•       You don’t have to share everything and it’s perfectly acceptable to say, “I’d rather not talk about (fill in the blank) right now”
  •       Be sure to share the positives you’ve experienced: the growth, the enlightenment, the strength and the courage that you’ve gained
  •       Let them know how to support you, whether it’s with a daily phone call or a bit of space, a lunch date or accompanying you to an appointment

Finally, sharing resources is an excellent way to start or end your conversation. Is there a book, movie or something online that helped you? If so, share these inspirations! It represents a concrete way to share your experience and it will give your significant other a glimpse into the incredible life-affirming journey that you’ve been on!

Lifelong recovery is possible: all you need to do is reach out. Starbent Recovery was founded on the belief that people suffering from addictive disorders, trauma, and other co-occurring issues can thrive in the right environment.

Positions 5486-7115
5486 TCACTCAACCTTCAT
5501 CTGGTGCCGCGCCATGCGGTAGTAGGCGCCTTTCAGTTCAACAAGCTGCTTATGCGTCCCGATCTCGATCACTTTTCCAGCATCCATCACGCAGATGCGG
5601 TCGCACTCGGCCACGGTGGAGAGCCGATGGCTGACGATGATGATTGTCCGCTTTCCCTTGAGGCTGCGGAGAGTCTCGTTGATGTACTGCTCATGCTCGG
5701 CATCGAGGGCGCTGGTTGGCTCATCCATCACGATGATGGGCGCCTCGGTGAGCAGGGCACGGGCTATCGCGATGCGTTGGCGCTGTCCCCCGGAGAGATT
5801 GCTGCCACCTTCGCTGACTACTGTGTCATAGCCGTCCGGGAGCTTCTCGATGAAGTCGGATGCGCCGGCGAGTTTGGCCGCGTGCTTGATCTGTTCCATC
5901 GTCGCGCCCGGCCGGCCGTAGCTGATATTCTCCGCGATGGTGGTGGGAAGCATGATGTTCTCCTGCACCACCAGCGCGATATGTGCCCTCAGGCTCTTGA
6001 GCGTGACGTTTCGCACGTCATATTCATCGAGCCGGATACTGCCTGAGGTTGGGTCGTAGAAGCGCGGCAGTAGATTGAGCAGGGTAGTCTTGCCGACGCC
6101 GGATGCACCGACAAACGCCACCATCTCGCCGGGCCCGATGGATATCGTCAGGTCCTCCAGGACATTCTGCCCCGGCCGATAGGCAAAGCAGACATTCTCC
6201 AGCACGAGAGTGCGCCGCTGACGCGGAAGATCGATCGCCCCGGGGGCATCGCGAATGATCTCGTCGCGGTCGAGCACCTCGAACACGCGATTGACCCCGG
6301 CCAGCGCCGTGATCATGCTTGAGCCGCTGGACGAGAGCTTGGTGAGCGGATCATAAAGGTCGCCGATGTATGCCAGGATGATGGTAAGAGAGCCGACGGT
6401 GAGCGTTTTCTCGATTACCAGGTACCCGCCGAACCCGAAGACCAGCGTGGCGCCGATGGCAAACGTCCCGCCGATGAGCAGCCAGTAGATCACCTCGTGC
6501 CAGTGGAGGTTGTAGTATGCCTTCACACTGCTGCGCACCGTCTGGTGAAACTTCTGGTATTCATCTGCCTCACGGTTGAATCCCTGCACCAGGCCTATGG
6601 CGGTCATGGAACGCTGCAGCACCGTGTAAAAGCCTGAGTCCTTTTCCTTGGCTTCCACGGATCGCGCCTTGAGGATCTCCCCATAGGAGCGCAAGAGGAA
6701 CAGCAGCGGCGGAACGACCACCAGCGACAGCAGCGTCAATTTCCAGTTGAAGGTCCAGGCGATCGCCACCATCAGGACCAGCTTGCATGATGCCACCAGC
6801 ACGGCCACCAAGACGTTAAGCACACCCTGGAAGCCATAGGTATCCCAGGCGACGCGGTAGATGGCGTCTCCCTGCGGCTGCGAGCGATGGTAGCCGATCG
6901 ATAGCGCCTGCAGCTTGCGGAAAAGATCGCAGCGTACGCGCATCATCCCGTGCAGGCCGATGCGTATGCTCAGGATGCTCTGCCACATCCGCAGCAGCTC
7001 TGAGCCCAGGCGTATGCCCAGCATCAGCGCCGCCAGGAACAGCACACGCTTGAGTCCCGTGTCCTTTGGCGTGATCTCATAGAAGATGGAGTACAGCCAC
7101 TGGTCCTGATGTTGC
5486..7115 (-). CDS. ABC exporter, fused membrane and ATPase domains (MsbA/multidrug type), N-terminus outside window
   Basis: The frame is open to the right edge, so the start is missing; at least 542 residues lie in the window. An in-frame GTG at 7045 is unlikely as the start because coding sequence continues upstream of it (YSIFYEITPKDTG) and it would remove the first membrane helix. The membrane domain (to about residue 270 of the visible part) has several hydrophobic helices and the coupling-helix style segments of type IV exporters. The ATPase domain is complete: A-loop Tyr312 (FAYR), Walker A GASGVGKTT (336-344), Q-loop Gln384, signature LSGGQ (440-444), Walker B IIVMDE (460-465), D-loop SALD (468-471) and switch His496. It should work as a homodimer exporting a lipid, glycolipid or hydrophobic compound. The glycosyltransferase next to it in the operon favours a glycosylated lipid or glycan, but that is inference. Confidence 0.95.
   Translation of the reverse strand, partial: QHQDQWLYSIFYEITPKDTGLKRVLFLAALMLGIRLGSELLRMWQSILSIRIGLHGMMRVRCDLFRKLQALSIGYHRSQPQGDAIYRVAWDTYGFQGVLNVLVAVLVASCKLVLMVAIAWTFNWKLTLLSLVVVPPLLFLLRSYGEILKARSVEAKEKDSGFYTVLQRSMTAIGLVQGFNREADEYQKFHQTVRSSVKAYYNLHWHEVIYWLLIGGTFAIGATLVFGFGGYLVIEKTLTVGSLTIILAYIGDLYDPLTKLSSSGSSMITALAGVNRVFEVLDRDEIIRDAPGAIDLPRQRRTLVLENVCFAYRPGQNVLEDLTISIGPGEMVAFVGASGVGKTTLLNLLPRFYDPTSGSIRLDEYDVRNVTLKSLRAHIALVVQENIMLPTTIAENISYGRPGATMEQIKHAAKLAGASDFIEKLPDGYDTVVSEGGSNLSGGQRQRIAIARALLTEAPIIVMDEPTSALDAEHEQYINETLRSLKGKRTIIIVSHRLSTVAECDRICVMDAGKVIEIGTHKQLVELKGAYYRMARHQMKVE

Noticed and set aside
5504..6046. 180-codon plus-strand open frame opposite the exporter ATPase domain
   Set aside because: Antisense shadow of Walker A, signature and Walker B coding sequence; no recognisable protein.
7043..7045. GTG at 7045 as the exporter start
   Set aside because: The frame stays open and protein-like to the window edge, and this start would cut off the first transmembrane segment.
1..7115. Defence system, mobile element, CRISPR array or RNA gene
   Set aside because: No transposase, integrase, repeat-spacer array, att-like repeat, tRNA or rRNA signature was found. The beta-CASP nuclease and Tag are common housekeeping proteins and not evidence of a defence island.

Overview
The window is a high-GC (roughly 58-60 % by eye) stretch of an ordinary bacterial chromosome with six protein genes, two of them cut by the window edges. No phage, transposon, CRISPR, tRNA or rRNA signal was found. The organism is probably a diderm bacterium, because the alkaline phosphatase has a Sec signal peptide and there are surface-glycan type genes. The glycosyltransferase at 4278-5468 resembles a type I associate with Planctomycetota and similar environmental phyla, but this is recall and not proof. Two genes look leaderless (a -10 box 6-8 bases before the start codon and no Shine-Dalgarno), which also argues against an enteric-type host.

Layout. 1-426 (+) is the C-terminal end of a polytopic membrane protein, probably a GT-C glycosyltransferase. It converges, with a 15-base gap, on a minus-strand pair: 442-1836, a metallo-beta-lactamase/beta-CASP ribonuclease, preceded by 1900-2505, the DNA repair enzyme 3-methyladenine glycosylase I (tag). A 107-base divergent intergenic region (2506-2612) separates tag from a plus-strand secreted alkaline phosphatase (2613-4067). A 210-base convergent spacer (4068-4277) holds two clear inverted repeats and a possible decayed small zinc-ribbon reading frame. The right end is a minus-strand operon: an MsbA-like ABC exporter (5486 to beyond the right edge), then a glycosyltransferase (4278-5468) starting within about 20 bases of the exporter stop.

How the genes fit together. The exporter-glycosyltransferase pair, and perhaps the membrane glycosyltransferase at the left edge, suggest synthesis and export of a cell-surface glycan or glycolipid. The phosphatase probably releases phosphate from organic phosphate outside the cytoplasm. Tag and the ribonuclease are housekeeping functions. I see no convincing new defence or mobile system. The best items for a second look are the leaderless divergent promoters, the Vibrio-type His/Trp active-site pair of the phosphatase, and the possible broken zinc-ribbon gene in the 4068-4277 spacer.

Our professional, dedicated staff have the understanding, experience, and compassion necessary to support each resident’s clinical treatment team goals. We offer individualized tier level programs, and guidance with residents’ personal recovery and independent living goals.

Our safe, peer residence offers luxury amenities and is located in the heart of upscale Tribeca close to multiple subway lines and surrounded by trendy dining and shopping.

To learn more about our premier women’s recovery residence, call us at (800) 673-0176.